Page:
In honor of Father’s Day, which is June 21, Children’s Healthcare of Atlanta is honoring the dads of all of its patients by sharing the stories of six of them.
These fathers have been dedicated to caring for their children, making huge sacrifices along the way. Here are the stories of these dads and their kids:
Willie and Eric Clark
In August, Eric, then 15, was critically injured during a high school football game and sustained a spinal cord injury that left him paralyzed from the neck down. At the time, Eric’s dad, Willie, was a long-haul truck driver. To support his son during his stay at Children’s, Willie took off work for four months. He didn’t miss a single physical and occupational therapy session and helped Eric with all of his personal care. Eric’s mom, Katrice, remembers seeing the pride Willie took in caring for his youngest child.
“Being a teenager, Eric didn’t feel comfortable with me caring for him like his dad,” said Katrice. “So, Willie stepped up and helped with all his personal care, from bathing Eric and keeping up with his hair to helping the nurses change his bed. Willie is so special and deserves recognition.”
Jeff and Reese Geiger
Reese was born with myelomeningocele, the most severe form of spina bifida. At 23 weeks gestation, she underwent in utero surgery and was born prematurely at 37 weeks. Reese was immediately transferred to Children’s. Reese’s mom, Carla, recalls how the strong bond between Reese and her dad, Jeff, began while Carla was still in recovery after giving birth.
Since then, Reese has been a frequent flyer at Children’s with her dad by her side – from wheeling her throughout the hospital’s halls to participating in patient activities, he’s always been there to help brighten her day. “Jeff has a tight bond with Reese from birth,” said Carla. “Their relationship warms hearts all over.”
Jayla Harrison and her father
When Jayla fell off the monkey bars at school and suffered a compound fracture in her left arm, her dad was there to support her every step of the way. After developing a severe case of osteomyelitis from the injury, Jayla underwent five surgeries and one bone graft to save her arm. During her stay at Children’s, Jayla’s dad spent every night in the hospital to be there whenever she needed him.
“Now Jayla’s arm is all better, but her dad remains by her side, as well as her twin sister’s,” said Jayla’s mother, Niti. “These girls love their dad immensely, and they wouldn't trade him for anything in the world!”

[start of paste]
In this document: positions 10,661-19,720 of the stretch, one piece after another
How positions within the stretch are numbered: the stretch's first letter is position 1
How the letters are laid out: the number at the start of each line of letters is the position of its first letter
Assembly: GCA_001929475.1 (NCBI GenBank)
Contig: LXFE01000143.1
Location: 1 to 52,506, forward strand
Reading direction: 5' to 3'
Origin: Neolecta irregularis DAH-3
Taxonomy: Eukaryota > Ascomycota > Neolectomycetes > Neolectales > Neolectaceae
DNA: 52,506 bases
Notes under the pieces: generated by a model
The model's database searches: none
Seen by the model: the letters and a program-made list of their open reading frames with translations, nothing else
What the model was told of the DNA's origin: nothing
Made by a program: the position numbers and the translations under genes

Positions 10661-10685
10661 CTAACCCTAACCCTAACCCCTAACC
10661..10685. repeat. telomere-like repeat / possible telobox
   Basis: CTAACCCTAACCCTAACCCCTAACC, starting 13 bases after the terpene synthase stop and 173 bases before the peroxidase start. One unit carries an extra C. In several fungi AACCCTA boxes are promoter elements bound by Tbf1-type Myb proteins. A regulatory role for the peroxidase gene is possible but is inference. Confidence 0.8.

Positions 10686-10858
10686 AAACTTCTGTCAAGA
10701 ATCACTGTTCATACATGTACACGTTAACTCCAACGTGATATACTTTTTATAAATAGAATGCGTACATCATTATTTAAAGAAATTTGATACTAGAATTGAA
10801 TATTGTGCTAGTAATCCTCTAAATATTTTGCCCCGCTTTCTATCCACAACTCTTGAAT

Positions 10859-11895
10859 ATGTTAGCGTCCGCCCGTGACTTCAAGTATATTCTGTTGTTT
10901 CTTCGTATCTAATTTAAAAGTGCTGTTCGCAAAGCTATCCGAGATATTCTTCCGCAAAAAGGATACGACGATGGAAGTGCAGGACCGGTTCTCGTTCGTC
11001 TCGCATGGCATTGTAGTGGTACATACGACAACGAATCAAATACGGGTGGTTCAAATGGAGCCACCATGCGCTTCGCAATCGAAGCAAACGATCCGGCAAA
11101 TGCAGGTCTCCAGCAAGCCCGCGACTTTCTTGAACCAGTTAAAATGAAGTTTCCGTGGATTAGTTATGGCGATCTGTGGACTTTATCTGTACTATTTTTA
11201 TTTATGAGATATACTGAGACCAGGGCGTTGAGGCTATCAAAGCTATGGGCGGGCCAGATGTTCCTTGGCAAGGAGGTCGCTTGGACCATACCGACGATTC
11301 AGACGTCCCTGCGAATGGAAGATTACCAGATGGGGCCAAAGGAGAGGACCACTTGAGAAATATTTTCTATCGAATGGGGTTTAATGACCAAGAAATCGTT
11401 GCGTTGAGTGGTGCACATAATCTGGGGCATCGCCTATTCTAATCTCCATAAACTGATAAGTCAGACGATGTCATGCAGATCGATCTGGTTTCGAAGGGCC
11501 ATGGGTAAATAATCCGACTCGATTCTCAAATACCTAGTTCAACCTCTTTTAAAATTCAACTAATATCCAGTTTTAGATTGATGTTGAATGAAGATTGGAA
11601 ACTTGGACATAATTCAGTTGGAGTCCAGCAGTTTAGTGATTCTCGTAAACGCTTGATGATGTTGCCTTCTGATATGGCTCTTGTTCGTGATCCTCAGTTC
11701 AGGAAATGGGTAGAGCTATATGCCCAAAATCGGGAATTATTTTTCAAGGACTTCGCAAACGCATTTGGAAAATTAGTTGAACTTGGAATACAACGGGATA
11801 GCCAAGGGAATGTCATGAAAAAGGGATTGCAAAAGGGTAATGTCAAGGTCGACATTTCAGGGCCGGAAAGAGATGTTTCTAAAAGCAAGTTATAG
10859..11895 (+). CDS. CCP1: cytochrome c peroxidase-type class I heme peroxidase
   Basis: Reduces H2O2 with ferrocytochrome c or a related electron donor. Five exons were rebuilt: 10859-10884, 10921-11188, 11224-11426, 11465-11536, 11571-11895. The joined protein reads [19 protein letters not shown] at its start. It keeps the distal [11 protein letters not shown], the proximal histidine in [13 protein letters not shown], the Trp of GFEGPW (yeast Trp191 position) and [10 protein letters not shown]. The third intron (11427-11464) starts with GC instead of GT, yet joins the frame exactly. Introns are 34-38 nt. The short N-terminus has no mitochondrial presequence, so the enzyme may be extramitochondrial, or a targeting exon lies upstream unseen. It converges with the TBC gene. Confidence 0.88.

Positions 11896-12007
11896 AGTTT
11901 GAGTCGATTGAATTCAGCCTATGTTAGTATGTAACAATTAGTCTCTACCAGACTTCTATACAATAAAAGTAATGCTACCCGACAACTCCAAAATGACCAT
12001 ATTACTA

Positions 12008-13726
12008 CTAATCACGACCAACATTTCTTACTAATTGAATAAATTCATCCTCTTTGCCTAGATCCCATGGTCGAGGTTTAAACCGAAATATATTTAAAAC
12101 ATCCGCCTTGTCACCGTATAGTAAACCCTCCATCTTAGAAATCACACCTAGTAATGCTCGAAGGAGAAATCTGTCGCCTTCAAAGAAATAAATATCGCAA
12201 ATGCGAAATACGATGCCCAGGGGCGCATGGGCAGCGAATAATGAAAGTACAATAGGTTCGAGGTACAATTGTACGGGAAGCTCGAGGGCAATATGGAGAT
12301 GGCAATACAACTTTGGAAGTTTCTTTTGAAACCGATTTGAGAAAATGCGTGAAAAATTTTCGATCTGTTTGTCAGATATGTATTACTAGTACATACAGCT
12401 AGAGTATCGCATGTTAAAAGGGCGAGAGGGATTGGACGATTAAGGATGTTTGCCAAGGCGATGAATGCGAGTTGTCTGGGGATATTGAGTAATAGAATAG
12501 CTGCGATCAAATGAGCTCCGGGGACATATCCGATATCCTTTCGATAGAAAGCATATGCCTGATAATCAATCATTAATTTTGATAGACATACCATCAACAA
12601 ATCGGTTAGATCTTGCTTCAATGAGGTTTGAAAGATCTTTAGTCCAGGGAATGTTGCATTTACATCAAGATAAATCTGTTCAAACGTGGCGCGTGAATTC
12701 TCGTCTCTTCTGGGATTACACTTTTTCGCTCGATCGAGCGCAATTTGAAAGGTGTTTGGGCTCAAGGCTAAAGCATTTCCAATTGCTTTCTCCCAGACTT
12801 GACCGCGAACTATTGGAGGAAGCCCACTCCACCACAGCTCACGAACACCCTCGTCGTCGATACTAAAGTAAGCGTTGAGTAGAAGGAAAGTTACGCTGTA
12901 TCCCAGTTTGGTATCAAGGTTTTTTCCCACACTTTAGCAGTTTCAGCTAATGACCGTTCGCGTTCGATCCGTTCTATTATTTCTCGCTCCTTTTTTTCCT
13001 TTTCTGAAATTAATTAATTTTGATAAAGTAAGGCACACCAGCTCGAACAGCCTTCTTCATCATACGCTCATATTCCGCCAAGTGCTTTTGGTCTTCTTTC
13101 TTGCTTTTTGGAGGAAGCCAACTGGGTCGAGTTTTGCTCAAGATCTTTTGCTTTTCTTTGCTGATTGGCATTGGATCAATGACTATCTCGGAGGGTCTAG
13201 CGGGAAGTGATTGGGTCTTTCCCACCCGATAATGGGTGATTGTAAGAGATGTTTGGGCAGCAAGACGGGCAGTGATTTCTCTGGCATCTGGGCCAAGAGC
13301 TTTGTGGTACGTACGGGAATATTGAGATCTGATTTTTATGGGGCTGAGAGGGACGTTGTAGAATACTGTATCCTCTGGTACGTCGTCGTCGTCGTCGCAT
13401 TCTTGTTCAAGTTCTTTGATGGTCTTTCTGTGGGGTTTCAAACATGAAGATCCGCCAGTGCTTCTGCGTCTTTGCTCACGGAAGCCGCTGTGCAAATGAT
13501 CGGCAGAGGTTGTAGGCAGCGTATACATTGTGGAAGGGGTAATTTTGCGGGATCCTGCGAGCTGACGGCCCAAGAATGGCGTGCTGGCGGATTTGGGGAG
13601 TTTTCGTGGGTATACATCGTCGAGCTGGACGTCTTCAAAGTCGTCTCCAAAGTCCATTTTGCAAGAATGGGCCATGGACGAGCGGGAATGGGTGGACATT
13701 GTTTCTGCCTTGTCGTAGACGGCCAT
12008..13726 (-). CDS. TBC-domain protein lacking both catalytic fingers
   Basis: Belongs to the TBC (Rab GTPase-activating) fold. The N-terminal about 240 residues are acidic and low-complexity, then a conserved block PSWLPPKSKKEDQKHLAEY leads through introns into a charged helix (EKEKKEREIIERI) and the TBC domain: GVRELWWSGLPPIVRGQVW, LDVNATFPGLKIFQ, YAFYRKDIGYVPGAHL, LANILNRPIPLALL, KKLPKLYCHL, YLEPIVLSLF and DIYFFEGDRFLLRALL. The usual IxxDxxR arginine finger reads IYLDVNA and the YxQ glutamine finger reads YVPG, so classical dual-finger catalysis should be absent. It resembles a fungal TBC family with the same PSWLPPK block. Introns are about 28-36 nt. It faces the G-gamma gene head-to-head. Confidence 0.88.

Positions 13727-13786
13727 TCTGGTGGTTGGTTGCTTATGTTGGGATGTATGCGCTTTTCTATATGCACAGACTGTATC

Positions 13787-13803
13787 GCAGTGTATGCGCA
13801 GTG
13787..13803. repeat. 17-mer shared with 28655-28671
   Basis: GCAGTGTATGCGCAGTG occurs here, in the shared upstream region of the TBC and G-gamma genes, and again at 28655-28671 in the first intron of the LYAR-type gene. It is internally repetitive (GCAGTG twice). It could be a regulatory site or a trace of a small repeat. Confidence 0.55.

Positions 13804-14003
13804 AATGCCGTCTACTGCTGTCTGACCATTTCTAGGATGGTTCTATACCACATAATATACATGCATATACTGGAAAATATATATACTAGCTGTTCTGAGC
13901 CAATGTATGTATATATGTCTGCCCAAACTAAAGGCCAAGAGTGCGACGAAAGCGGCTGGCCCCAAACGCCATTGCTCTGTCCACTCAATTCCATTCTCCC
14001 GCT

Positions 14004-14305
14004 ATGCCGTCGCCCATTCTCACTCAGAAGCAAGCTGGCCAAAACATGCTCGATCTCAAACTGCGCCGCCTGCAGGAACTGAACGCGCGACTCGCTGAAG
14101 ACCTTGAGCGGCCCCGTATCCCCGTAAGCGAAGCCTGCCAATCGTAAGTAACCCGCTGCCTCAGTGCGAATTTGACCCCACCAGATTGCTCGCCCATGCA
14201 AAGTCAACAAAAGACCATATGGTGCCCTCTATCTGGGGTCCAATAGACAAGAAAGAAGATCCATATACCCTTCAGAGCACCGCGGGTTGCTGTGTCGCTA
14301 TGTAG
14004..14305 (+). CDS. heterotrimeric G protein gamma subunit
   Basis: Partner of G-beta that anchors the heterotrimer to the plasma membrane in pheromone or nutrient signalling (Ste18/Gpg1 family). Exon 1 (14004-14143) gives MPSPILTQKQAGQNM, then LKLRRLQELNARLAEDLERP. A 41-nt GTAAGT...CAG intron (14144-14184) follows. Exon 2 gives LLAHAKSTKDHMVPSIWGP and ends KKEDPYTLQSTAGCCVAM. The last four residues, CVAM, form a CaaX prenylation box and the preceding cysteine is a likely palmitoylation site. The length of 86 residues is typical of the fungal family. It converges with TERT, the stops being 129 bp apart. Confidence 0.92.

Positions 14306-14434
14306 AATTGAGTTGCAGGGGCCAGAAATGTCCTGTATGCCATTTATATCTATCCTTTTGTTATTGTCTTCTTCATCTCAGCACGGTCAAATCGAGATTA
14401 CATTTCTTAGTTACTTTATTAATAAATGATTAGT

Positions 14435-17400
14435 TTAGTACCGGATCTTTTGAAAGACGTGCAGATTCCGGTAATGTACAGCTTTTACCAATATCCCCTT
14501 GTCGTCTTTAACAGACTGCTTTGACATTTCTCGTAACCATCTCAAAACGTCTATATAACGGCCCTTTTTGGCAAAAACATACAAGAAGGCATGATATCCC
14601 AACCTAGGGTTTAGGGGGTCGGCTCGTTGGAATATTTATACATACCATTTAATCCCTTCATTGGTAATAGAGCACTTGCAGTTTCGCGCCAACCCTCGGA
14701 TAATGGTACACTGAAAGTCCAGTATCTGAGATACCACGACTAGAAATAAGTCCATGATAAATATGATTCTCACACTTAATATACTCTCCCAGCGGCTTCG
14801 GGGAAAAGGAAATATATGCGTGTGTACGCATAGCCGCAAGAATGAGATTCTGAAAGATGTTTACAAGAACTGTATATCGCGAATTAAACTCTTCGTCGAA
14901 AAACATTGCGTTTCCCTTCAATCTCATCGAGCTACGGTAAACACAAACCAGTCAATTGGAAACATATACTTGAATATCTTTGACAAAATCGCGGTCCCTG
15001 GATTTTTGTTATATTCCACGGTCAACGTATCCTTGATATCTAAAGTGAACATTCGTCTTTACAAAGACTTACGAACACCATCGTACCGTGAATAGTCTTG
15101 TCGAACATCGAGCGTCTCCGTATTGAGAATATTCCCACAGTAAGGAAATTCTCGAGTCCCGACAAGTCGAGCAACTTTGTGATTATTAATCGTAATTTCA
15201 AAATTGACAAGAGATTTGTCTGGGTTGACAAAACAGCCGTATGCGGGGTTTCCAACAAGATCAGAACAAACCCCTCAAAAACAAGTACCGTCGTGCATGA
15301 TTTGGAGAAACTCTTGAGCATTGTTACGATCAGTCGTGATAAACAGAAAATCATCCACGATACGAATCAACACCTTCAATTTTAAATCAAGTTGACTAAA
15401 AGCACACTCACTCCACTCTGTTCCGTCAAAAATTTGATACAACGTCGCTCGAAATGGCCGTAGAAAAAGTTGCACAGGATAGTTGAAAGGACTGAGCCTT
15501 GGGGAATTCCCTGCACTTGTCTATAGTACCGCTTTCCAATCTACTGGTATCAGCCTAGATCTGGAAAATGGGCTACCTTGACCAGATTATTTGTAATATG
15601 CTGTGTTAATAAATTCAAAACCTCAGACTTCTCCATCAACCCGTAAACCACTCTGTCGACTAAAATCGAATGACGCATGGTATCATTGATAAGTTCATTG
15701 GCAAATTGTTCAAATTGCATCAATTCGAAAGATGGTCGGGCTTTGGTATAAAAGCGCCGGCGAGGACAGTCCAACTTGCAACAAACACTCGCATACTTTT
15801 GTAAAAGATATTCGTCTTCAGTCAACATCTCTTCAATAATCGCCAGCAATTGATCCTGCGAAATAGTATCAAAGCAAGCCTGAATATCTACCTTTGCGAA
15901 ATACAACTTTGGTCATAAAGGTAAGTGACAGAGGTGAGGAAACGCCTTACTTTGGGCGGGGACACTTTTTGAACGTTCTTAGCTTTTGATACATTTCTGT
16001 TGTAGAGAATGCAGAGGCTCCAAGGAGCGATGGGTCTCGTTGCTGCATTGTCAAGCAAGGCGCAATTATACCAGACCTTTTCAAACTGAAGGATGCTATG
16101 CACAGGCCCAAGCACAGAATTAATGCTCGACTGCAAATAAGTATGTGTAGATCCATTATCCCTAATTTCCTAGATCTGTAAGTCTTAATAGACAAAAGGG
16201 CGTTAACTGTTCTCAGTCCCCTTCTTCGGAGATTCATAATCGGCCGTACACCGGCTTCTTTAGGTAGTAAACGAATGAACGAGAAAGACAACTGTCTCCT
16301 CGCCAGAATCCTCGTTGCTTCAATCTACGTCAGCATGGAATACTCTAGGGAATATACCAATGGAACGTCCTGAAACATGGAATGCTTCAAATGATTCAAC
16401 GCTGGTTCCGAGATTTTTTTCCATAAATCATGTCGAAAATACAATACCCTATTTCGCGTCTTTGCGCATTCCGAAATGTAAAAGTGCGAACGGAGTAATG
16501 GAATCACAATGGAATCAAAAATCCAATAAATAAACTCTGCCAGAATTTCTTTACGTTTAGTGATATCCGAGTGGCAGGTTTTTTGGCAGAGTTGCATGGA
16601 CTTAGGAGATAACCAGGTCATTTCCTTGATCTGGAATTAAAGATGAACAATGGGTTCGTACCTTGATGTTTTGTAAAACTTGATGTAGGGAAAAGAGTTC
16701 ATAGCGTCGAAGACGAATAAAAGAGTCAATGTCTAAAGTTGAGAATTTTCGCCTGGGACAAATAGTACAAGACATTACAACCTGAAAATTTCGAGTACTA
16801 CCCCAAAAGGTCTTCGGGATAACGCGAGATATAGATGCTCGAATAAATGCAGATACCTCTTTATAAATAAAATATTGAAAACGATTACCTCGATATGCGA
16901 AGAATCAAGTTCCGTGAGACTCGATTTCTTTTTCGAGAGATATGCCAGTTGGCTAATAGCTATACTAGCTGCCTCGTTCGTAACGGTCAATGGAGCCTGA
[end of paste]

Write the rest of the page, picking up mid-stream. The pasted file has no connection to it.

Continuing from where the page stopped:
Matt and Miller Jolliff
Miller was born with a rare, incurable birth defect called Prune Belly Syndrome that causes many health problems. At just 3 days old, Miller visited Children’s for the first time and has since undergone countless surgeries over the past 12 years. Despite the three-hour drive from their Alabama home, Miller’s dad, Matt, has been a constant source of support throughout his son’s medical journey.
“Matt works 10-hour days and drives over three hours just to make sure he is in the room when Miller wakes up from anesthesia,” said Miller’s mom, Erin. “He will sleep sitting upright in hospital room chairs to be with his son and then wake up early enough the next day to make the drive home to Alabama to be on time for work.”
Nahum and Angel Martinez
Angel was diagnosed with acute lymphoblastic leukemia for which he receives treatment at Children’s. Angel’s mom, Eva, remembers the sadness and confusion her son experienced when his hair began to fall out from his treatment. To help brighten his day, Angel’s dad, Nahum, decided to shave his head in the ultimate gesture of support. Angel’s mood immediately shifted.
“When my son saw my husband’s bald head, he immediately ran to him and gave him a hug,” said Eva. “He was happy that his dad looked just like him and was willing to do anything to make him feel better.”
Chris and Elise Sullens
When Elise was 5, she was diagnosed with leukemia and began chemotherapy at the Aflac Cancer and Blood Disorders Center. Two years later, Elise is still undergoing treatment, and depends on the optimistic and supportive spirit her dad, Chris, has provided during her hospital stays. Elise’s mom, Lindsay, said there is no limit to the creative ways Chris goes above and beyond to support his family.
One time when Elise was hospitalized, she wasn’t eating well. So Chris made the hour-long drive from home to bring a small snow cone maker to her room, where he whipped up a snow cone for her. When she’s at home, Elise loves to cook and play Uno and Monopoly with her dad and little brother.
“Chris is currently teaching Elise how to make biscuits, and he always leaves a little dough so she can cut out her own biscuit,” Lindsay said. “Our children and I adore Chris, and I could not ask for a better husband and father.”